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Millets are considered a superfood, playing a crucial role in dealing with the nutritional requirements of many people. The government is thrust on increasing millets' production through advanced schemes and supporting entrepreneurs and the UN celebrating the International year of Millets in 2023. India is posed to play a crucial role in expanding Millet's value chain at the domestic and global levels. Millets were considered ancient food grains and the first plants domesticated for food. They are grown in more than 130 countries and are the traditional food for 59-acre people in Asia and Africa. Millets are a rich source of vitamins, minerals, and dietary fibers. According to the Food and Agricultural Organisation (FAO) of the United Nations, millets are a collective class of small-seeded annual grasses grown as gram crops, primarily on marginal land in dry areas of temperate, subtropical, and tropical regions. In India, millets are produced mainly in Maharashtra, Karnataka, Andra Pradesh, Tamil Nadu, Rajasthan, Utter Pradesh, Gujarat, and Haryana.
Types of Millets
Main varieties of Millet grown in India include;
1. Pearl millet (Bajra)
2. Sorgum (Jowar)
3. Finger millet (Ragi)
4. Small millet (Kutki)
5. Foxtail Millet (Kangani/Kakun)
6. Barnyard millet (Sawa/Sanwa/Jhangora)
International Year of millets: 2023
In 2021, the Government of India proposed a proposal before the United Nations (UN) declaring 2023 as the International Year of millets. India's bid was accepted, and 72 countries supporting Preparations are in full swing to celebrate 2023 as the International Year of millets by promoting Indian millets, recipes, and value-added products globally. The campaign aims to encourage Millet's health benefits and suitability under changing climatic conditions. By doing so, it is expected that the demand for Millet will grow exponentially in many countries.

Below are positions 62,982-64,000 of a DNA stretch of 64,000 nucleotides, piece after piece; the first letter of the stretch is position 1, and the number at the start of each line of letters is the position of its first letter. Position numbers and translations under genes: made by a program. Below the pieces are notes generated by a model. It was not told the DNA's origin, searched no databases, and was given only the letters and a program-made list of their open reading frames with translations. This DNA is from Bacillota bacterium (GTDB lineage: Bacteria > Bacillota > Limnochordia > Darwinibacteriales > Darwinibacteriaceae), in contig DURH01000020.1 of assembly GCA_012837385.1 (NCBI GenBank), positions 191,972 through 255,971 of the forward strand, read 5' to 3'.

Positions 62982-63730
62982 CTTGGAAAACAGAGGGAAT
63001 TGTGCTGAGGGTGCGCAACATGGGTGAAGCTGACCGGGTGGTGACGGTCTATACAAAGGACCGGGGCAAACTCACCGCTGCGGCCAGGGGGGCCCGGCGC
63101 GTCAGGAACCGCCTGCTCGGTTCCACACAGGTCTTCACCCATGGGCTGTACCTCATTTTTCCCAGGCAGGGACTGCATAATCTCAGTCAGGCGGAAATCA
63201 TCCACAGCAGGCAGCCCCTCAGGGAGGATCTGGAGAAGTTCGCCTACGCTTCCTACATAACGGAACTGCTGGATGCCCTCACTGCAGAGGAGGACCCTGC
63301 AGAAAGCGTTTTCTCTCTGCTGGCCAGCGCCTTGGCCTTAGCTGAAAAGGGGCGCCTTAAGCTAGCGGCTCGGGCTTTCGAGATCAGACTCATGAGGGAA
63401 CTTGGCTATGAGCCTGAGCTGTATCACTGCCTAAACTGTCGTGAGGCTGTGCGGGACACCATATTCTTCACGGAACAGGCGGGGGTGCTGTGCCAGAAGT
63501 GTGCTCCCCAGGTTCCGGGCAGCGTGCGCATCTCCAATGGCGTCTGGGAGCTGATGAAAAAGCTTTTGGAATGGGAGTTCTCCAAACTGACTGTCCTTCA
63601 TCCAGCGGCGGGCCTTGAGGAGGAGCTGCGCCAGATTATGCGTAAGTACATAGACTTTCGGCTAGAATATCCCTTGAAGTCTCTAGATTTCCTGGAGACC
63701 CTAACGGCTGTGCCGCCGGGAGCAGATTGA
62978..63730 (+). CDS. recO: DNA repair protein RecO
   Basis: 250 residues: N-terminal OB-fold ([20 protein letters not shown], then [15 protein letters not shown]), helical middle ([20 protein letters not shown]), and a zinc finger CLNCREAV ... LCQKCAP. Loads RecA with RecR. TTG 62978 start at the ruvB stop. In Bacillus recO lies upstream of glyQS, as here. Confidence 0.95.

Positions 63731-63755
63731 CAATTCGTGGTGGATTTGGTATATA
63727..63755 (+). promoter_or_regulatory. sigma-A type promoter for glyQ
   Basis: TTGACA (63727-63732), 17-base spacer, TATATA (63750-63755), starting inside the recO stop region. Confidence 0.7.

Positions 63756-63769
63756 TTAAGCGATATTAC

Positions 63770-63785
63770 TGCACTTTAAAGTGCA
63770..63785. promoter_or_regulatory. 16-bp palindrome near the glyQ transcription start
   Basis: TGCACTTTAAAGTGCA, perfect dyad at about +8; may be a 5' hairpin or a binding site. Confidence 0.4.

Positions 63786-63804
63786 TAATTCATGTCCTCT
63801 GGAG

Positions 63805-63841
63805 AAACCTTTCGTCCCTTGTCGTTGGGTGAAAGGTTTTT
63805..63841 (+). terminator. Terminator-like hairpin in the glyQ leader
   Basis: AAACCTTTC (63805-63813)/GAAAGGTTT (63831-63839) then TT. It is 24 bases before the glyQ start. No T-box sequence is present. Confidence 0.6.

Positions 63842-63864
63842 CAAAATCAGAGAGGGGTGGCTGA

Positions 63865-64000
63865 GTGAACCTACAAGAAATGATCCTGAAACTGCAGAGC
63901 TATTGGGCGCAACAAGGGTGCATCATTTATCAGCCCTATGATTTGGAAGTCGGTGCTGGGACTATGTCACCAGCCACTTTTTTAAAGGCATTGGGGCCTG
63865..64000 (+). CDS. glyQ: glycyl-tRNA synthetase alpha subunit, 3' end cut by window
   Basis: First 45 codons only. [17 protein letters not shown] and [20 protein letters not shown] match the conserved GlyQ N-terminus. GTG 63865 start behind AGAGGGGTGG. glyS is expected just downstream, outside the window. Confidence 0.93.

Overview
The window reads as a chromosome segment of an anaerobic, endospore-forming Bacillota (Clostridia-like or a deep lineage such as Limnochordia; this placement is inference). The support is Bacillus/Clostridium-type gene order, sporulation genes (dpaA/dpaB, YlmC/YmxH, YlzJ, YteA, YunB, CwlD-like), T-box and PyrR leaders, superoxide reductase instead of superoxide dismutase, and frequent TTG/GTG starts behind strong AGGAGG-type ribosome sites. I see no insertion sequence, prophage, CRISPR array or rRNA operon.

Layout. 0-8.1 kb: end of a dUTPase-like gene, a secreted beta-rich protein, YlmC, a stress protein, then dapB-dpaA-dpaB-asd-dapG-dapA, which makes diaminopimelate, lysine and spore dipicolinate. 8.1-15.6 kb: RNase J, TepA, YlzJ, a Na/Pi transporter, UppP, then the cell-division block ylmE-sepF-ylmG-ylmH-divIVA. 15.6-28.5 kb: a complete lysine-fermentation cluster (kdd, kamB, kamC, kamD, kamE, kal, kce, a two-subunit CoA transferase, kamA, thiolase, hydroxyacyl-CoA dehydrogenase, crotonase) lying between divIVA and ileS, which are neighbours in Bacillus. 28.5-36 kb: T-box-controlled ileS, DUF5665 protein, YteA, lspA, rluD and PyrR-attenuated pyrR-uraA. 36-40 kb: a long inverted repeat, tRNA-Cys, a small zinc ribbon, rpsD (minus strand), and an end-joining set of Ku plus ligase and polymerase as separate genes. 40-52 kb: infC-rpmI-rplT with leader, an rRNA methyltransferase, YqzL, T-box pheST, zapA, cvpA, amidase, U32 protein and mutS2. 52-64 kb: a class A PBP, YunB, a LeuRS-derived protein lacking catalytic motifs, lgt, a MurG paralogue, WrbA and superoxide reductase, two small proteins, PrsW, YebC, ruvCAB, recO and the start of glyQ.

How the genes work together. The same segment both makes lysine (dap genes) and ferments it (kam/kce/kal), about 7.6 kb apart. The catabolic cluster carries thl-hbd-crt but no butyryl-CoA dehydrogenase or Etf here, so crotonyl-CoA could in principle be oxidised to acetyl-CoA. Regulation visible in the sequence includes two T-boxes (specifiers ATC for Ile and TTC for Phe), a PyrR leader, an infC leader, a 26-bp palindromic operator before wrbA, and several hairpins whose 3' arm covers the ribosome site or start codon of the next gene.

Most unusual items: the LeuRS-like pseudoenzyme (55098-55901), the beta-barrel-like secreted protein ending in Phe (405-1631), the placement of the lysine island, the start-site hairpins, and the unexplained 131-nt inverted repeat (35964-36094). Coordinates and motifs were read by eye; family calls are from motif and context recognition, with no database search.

Millets as Nutri-cereals
National food security mission (NFSM) has been implemented to boost millet production in 212 districts across 12 states. Under the initiative, assistance is given through State Government to farmers for interventions such as cluster demonstrations on Package of Practices (POP), demonstrations on cropping system, distribution of high-yielding varieties of seeds, improved farm machinery, efficient water application tools, plant protection measures, nutrient management, processing, and post-harvest equipment, cropping system based training to the farmers, etc.
According to Agriculture Ministry data, currently, there are over 500 Startups associated with the millet value chain during the Indian institute on Millet Research.
More than Rs 62 crores have been disbursed to over 66 Startups, while about 25 Startups have been approved for further funding Financing. The government has urged farmers to adopt these nutritious coarse grains as their preferred crop choice and benefit from it.
Health benefits of consuming Millet
The health benefits of flagged millets are in fighting malnutrition. Millets are abundant in nutrients and healthy plant compounds. Consequently, they offer multiple health benefits, as discussed below:
Rich in antioxidants: Millets are rich in phenolic compounds, especially catechins and ferulic acid. These molecules act as antioxidants to protect the body from harmful oxidative stress, rapid wound healing, skin protection, and anti-inflammatory properties.
Control blood sugar levels: Millet cereals are rich in fiber and non-starchy polysaccharides that help control blood sugar levels. Millets also have a low glycemic index (GI), which is unlikely to spike your blood sugar levels. Thus, Millet is considered an ideal grain for people with diabetes.
Lower cholesterol: Millets comprise soluble fiber, which generates a viscous substance in the gut. In sequence, this traps fats and helps reduce cholesterol levels. Moreover, millet protein may help lower cholesterol. In addition, they exhibit an anti-inflammatory effect to support heart health and stimulate fatty acid oxidation. However, its levels usually are lower in people with obesity and diabetes.
Fits as a gluten-free diet: Millets fall in the category of gluten-free grain, making them a sustainable alternative for people with celiac disease and those following a gluten-free diet. Gluten is a protein that appears naturally in grains like wheat, barley, and rice. However, individuals with celiac disease or non-celiac gluten sensitivity must avoid it because it usually triggers harmful digestive symptoms (diarrhea and nutrient malabsorption).
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